Toledo, who was Hispanic, and Roman fled on foot when confronted by police.
The 21-year-old man was arrested on suspicion of resisting arrest.
The review board, an independent board that investigates all shootings in Chicago involving police, initially said it couldn’t release the video because it showed the shooting of a minor, but the board changed course after the mayor and police superintendent asked for it to be made public.
Lucky Camargo, an activist and lifelong resident of Little Village, decided not to watch the video. But neighbours described it to her as “an execution.”
“This was wrong,” she said. “I didn’t need to watch the video to make that assessment on my own. I don’t feel there was any justification to shoot someone.”
Previous police shooting videos that went public have sparked major protests, including one released in 2015 showing a white officer shooting black teenager Laquan McDonald 16 times, killing him. The officer was eventually convicted of murder.
Before the latest video’s release, some businesses in downtown Chicago’s “Magnificent Mile” shopping district boarded up their windows.
Ms Lightfoot said the city has been preparing for months for a verdict in the Chauvin trial and that it had activated a “neighbourhood protection plan” ahead of Thursday’s video release.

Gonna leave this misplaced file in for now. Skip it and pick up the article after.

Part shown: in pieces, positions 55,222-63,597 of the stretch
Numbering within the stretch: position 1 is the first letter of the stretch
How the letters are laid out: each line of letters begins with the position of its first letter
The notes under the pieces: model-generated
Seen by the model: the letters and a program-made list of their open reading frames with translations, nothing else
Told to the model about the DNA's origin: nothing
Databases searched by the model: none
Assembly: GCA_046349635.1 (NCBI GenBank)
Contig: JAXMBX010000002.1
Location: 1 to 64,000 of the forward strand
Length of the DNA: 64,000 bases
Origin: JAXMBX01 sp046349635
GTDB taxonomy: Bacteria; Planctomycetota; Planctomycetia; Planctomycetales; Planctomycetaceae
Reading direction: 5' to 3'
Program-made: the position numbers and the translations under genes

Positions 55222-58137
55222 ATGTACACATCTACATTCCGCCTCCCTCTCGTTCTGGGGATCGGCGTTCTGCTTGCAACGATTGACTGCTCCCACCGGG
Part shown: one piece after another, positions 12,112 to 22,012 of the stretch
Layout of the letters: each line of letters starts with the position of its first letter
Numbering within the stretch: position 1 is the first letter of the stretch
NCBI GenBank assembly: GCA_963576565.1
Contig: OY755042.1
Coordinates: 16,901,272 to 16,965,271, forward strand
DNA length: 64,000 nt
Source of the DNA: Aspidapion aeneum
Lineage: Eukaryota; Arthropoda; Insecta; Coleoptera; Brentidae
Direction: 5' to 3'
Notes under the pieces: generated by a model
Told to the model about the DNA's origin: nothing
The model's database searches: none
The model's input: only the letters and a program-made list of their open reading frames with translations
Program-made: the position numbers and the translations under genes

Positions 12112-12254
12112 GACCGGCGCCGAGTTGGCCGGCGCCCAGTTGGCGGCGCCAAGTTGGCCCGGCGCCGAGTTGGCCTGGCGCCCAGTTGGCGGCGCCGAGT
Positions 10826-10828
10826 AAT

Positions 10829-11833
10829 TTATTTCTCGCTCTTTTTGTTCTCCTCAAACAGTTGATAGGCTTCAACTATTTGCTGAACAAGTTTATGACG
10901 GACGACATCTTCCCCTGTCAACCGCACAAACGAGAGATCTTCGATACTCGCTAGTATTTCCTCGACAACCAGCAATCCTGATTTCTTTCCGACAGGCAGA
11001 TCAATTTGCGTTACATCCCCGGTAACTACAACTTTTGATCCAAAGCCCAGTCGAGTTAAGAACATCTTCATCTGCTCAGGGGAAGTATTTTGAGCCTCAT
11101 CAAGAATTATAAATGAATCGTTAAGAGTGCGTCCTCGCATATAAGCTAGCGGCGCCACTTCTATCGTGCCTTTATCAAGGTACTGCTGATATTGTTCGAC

Adam’s mother described him as a curious and goofy seventh grader who loved animals, riding his bike and junk food. The family issued a statement urging people to avoid violent protests.
“We pray that for the sake of our city, people remain peaceful to honour Adam’s memory and work constructively to promote reform,” the family said.
Ms Lightfoot and lawyers for the family and city said that in addition to the release of the video, all investigation materials should be made public, including a slowed-down compilation of what happened that morning.
“We acknowledge that the release of this video is the first step in the process toward the healing of the family, the community and our city,” they said in a joint statement.
“We understand that the release of this video will be incredibly painful and elicit an emotional response to all who view it, and we ask that people express themselves peacefully.”
Whether the officer is charged with a crime is up to the Cook County State’s Attorney’s office, which gets the accountability board’s report after it completes its investigation.